Steve, can you briefly explain how Sonny trained around the bone chip? How did he prevent it from being a problem? And then as a government employee, didn't Sonny have benefits after he left the agency? Or was he involved through military service, so his benefits were limited to those available to Korean War veterans?

Like someone else said, these stories of dedication and achievement are inspiring.

23 Dec 2008 3:15 PM
Viewer # 9

Steve, yet another terrific story - keep 'em coming.  How about one on Monba ?

I took a look at Skippy's PP's: 15 Beyer figs of 115 or higher, 4 of 120 or higher, and a peak of 125.  Not exactly chopped liver.

Alex Stevens, San Diego

23 Dec 2008 4:52 PM

I interviewed Sonny at Saratoga and had my picture taken with Skippy. No inkling of a biting hab it. Sonny couldn't have been more gracious to the editor of a small circulation weekly. Now I'm an owner myself and I also ride a retired Canadian TB that raced in the Queen's Plate.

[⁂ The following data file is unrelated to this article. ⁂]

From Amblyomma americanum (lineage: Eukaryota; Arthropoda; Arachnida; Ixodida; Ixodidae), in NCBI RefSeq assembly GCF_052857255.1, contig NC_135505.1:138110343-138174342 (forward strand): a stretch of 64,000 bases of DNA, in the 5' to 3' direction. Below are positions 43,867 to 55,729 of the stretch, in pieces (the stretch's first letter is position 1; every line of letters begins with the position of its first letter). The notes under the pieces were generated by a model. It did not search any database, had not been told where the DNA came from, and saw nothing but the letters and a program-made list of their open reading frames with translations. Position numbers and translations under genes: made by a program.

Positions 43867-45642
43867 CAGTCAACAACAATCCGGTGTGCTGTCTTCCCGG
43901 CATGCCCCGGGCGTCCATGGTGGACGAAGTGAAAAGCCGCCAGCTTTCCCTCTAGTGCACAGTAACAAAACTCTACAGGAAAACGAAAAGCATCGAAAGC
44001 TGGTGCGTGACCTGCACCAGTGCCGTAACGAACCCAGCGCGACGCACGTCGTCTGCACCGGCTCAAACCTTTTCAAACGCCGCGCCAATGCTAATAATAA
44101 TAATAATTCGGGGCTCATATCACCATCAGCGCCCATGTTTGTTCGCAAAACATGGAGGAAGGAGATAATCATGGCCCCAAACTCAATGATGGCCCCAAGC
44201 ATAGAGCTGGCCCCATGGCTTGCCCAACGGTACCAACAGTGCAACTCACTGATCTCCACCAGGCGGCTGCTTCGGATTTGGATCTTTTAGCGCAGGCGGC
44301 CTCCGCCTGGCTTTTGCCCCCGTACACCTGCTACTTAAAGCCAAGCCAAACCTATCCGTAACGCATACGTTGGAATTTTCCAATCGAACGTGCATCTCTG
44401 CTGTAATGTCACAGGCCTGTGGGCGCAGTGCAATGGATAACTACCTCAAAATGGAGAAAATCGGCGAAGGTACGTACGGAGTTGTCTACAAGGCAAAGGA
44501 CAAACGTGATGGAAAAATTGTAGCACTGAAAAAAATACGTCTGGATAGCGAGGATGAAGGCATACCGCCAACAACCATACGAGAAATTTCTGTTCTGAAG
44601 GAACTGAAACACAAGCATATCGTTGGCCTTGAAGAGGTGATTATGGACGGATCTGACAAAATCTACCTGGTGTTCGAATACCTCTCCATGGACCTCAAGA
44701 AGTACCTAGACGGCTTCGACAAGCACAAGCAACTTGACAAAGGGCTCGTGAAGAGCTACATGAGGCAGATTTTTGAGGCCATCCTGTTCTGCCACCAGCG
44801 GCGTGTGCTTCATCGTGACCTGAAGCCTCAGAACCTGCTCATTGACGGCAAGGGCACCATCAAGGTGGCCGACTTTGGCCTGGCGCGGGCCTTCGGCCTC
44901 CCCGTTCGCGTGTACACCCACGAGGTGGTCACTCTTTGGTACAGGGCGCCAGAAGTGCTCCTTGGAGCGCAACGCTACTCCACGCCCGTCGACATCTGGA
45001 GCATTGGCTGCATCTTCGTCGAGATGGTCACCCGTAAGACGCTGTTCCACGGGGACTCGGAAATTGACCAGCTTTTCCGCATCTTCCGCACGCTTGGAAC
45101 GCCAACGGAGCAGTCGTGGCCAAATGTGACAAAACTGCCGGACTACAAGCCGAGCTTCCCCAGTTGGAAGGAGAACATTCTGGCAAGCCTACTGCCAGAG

24 Dec 2008 1:44 PM

I'm just about to read Tales from the Triple Crown and an sure I'll love it.

24 Dec 2008 1:45 PM

1997 my 50 birthday.

My son trated me to the 1997 Breeders Cup form my 50.

It was a thrill of a lifetime.

My son and I were privileged to see in flesh Damascus, Riva Ridge,Secreteriat,Sham,Forego,Ruffian,Seatle Slew, Spectacular Bid, Affirmed and Alydar and many more at Belmont Park. We talked about all the fun we had on the trip from New York to Hollywood Park. We planned on doing a six race parlay 1 Unit Win and two units place on all the B C races.After we hit the first four we had a sizeable amont of money and discussed to take a 1/3 so we would not be devestated if we lost. We decided to stick to the plan and we won the fifth. The winnings covered double the cost of the trips for both and then some. Again we thought aboutkeeping some money but Skip Away was our bet of the day so we decided to let it ride. Skip did exactly what you said. He ran them into the ground and one easily. My son got a Job breeding and racing horses later and we got to race a horse in the Preakness and a filly in the Breeder's Cup. All that was exciting but the Skip Away win tops them all.

Thanks for bringing back the memories.

24 Dec 2008 4:06 PM


I love Skippy. The Hines...Remember what he did to Suffolk Downs & the Mass Cap...


24 Dec 2008 4:28 PM